Venn Diagrams

Mathematics, Learning and Technology

With Venn Diagrams on the new UK GCSE Mathematics specifications (an excellent addition I believe), and also on other exam specifications, I thought I would update an earlier post on Venn Diagrams and collect resources together.

CIMT Venn Diagrams CIMT Venn Diagrams

CIMT is one of my Top >10 websites for a very good reason – when I want additional examples for any topic at any level I can always find them on CIMT! Venn Diagrams is no exception to this, you can find Venn Diagrams in the student interactive resources here and the text chapter on Logic from the Year 7 text here; in sections 1.3 and 1.4 of the text you will find examples and exercises on set notation and Venn diagrams.

Nrich too can always be relied on to provide resources – a search on ‘venn’ returns these resources.

Nrich Venn Diagrams Nrich Venn Diagrams

teachitmaths Venn diagrams teachitmaths Venn diagram dominoes

From teachitMaths, try Venn diagram dominoes

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Learning Names

Mathematics, Learning and Technology

I have written on this before but something coming up again soon for UK teachers and no doubt many readers are already doing this – lots of new names to learn! Something we all need to do at the start of each year, learn the names of our classes as fast as we can! Certainly I think this is worth spending time on and should be a priority, we want our students to know that we know who they are!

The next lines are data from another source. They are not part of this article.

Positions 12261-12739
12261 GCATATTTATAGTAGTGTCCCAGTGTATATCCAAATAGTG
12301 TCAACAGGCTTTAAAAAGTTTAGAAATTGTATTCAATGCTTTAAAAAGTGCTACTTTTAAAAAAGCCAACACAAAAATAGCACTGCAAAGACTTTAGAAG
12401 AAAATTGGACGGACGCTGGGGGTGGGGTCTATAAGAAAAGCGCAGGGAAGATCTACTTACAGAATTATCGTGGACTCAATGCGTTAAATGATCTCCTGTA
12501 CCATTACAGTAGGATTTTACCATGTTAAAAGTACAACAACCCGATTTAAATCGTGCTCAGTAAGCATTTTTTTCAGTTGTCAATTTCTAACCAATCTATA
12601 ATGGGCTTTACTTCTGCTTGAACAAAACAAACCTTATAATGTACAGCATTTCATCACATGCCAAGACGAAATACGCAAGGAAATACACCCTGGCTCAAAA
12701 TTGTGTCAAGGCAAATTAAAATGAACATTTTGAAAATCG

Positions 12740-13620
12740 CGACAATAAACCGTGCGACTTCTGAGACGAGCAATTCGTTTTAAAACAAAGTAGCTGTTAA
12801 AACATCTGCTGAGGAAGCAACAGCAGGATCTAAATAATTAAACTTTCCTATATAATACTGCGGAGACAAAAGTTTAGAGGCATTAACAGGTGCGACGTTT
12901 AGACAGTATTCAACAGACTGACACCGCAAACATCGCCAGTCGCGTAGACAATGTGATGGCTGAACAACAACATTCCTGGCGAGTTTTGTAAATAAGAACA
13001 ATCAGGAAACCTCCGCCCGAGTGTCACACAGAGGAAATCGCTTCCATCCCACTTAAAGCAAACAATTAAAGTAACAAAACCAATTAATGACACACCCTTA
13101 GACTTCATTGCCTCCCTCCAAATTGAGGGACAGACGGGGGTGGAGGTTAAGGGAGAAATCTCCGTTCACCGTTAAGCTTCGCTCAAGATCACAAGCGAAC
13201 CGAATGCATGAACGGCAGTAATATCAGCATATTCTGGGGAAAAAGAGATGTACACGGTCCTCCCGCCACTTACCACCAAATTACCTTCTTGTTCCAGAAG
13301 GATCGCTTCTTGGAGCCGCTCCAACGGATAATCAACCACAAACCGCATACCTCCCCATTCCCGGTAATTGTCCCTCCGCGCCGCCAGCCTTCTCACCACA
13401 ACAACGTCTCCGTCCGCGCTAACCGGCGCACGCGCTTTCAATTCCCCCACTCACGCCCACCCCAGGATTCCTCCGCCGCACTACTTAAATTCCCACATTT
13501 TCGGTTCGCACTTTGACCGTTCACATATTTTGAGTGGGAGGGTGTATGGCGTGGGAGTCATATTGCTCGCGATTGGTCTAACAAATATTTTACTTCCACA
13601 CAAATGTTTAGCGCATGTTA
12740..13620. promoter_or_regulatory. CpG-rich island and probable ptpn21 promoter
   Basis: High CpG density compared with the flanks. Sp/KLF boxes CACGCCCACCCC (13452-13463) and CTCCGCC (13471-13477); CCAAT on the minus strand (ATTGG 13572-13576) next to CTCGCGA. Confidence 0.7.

Name card

I used name cards last year and will certainly use them again for the coming academic year. These are simple to make from an A4 piece of paper which can be folded in half and then folded in half again. Students can then write their name clearly on one side of the card. The other side of the card visible to the student could be a reminder of anything you want; the above…

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The Chinese Remainder Theorem

Will be using this with my 8s

IB Maths Resources from British International School Phuket


The Chinese Remainder Theorem is a method to solve the following puzzle, posed by Sun Zi around the 4th Century AD.

What number has a remainder of 2 when divided by 3, a remainder of 3 when divided by 5 and a remainder of 2 when divided by 7?

There are a couple of methods to solve this.  Firstly it helps to understand the concept of modulus – for example 21 mod 6 means the remainder when 21 is divided by 6.  In this case the remainder is 3, so we can write 21 ≡ 3 (mod 6).  The ≡ sign means “equivalent to” and is often used in modulus questions.

Method 1:

1) We try to solve the first part of the question, What number has a remainder of 2 when divided by 3,

to do this we list the values of x ≡ 2 (mod 3).  x = 2,5,8,11,14,17……


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